US fights cyber-attacks on gas pipelines
The organisations managing US gas pipelines are now on a state of high alert following news that the network’s computerised control systems have been targeted by cyber-attacks over recent months
On 4 May, the US Department of Homeland Security confirmed a series of “intrusions targeting natural gas pipeline sector companies” that have been taking place since December 2011. The department’s Industrial Control Systems Cyber Emergency Response Team (ICS-CERT) took the unusual step of issuing an alert to warn of so-called “spear-phishing” attacks by unknown assailants targeting employees with “convincingly crafted” emails.
Spear-phishing is the practice of gathering information about employees at an organisation and then sending bogus emails to them intended to get them to reveal passwords or other security information.
It is not known how far the attacks have spread, although ICS-CERT said that analysis of the malware [malicious software] and artefacts associated with these cyber attacks has identified this activity as related to a “single campaign”. The red alert was followed with an advisory on specific software products “an attacker with a low skill level would be able to exploit”.
Security analysts have speculated that the attacks could be intended either to reveal information about oil and gas movements or to gain enough information to sabotage the pipeline network.
One programme under scrutiny, the “supervisory control and data acquisition” or SCADA system, is software used to remotely control valves and other operations of pipelines and compressors. In the past 20 years they’ve become standard equipment in oilfields and well sites around the globe. The specific product, made by China-based WellinTech, contained an insecure password vulnerability, which the company says has been rectified, according to ICS-CERT.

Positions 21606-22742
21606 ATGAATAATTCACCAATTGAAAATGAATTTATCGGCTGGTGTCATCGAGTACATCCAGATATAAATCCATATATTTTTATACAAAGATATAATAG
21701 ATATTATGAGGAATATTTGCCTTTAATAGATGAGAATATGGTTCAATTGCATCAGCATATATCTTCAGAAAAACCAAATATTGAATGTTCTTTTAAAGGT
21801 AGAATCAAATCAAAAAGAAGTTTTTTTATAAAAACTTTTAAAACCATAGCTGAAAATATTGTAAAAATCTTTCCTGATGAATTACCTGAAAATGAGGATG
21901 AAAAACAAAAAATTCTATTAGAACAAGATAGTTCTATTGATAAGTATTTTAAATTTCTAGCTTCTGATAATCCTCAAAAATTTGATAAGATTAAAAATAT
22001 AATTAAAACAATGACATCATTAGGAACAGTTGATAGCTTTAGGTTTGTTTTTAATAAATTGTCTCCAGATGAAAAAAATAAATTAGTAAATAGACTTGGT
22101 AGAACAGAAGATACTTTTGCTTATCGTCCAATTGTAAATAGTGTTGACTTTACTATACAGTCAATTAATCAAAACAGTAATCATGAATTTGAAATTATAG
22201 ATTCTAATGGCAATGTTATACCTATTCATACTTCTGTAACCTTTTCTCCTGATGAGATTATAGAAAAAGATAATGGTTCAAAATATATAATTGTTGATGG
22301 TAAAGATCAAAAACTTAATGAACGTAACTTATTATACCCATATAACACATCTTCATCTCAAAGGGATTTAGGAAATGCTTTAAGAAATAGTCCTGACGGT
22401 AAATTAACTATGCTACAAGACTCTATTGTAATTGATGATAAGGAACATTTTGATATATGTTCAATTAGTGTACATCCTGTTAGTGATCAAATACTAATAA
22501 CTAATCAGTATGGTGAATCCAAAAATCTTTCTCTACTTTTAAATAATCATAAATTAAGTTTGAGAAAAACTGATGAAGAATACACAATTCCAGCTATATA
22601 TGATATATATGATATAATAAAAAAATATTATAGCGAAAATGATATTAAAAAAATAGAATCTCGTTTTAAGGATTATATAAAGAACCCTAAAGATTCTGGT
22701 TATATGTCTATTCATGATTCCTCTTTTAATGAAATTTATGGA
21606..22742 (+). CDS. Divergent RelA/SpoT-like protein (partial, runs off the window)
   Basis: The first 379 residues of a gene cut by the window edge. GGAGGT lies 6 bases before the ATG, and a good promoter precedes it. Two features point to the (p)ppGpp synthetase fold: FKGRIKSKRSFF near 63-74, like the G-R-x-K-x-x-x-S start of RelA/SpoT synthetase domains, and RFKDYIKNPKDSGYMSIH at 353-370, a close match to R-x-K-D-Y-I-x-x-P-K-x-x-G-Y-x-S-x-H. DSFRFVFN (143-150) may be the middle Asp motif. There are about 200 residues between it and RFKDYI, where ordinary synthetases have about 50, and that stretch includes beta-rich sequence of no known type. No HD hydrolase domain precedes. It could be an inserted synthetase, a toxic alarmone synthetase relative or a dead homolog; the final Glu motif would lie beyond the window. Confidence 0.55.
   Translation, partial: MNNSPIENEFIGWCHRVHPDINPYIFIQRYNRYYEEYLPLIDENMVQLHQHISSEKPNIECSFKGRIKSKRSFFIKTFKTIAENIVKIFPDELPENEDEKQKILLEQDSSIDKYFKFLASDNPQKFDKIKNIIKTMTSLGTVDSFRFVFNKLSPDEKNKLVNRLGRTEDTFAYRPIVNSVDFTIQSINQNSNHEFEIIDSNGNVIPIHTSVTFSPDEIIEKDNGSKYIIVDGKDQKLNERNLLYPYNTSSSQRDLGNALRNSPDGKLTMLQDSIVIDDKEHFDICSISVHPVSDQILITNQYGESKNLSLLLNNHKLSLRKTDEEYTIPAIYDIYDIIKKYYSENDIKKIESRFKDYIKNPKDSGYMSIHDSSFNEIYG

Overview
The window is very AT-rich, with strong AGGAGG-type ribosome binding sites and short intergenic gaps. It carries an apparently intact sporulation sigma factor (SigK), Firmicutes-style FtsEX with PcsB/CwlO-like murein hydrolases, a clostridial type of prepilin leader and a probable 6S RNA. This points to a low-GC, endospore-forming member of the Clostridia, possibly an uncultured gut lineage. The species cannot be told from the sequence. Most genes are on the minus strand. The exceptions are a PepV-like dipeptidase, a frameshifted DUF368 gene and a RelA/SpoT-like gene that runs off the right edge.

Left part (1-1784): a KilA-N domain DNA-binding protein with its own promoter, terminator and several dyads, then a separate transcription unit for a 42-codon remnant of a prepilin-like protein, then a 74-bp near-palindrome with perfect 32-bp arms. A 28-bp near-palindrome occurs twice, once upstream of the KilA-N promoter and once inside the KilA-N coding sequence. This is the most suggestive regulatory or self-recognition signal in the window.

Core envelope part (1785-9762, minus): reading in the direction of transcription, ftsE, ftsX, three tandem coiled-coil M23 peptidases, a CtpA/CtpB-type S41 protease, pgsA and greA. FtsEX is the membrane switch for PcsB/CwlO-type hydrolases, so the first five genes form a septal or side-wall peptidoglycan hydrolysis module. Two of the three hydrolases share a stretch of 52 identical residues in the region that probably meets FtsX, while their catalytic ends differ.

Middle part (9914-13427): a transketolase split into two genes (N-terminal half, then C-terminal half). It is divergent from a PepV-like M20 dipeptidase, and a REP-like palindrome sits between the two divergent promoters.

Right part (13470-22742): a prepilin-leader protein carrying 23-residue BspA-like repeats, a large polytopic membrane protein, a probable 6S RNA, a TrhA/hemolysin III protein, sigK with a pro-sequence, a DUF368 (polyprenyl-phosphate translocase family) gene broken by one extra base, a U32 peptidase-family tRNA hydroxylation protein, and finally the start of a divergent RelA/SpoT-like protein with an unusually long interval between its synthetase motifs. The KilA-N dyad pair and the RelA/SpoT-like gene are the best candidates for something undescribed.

However serious the vulnerability or the intention, the holes expose a chink in the soft-underbelly of the North American infrastructure grid and reinforce a perception of vulnerability. There’s a worry that a misplaced keystroke might allow a terrorist to wreak havoc on power and nuclear facilities.
But it remains difficult to judge how realistic those fears are, or who would want to wage a cyber-war. Any number of online attackers could be to blame, from groups such as the Anonymous hacking collective, seeking to illustrate a vulnerability, to a nation state seeking to exploit it.
The governments of China and Russia have been accused of cyber-espionage against the West. In turn, the US has been accused of planting the Stuxnet virus to cripple Iran’s nuclear programme. In 2011 former CIA director Leon Panetta warned that a cyber attack could be America’s next “Pearl Harbor”.
If a foreign power were trying to subvert control of pipelines, it’s difficult to know whether the intent is to cause physical damage, steal corporate secrets or merely spy.
Homeland Security said it could not publicly disclose the extent of the latest pipeline cyber-attack or even what specific threat it posed – even as it briefed Senators ahead of proposed cyber-security legislation. After the virus is contained, it further vowed to co-ordinate efforts to “harden” industrial networks against future attacks.
That will be a big job – some 210 US gas pipelines comprise 300,000 miles of intra- and inter-state pipe.
Washington watchers note that ignorance of exactly what is going on is not stopping lobbyists and some politicians from talking up fears on Capitol Hill, possibly in an effort to avoid funding cuts to security programmes.
It is little surprise that the security apparatus has been the big beneficiary of tightening up vigilance, although this seems to remain woefully inadequate by the government’s own admission.
After the 9-11 attacks of 2001, Homeland Security has been one of the fastest growing departments of the US government, with budget increases outstripping even those at the Pentagon. Spending has increased 637% in the last decade, from $9 billion in 2002 to $57 billion now.
Some think that is a small price to pay, given the importance of public safety and the threat to infrastructure. But providing a sense of security is getting harder – and more expensive – in the information age.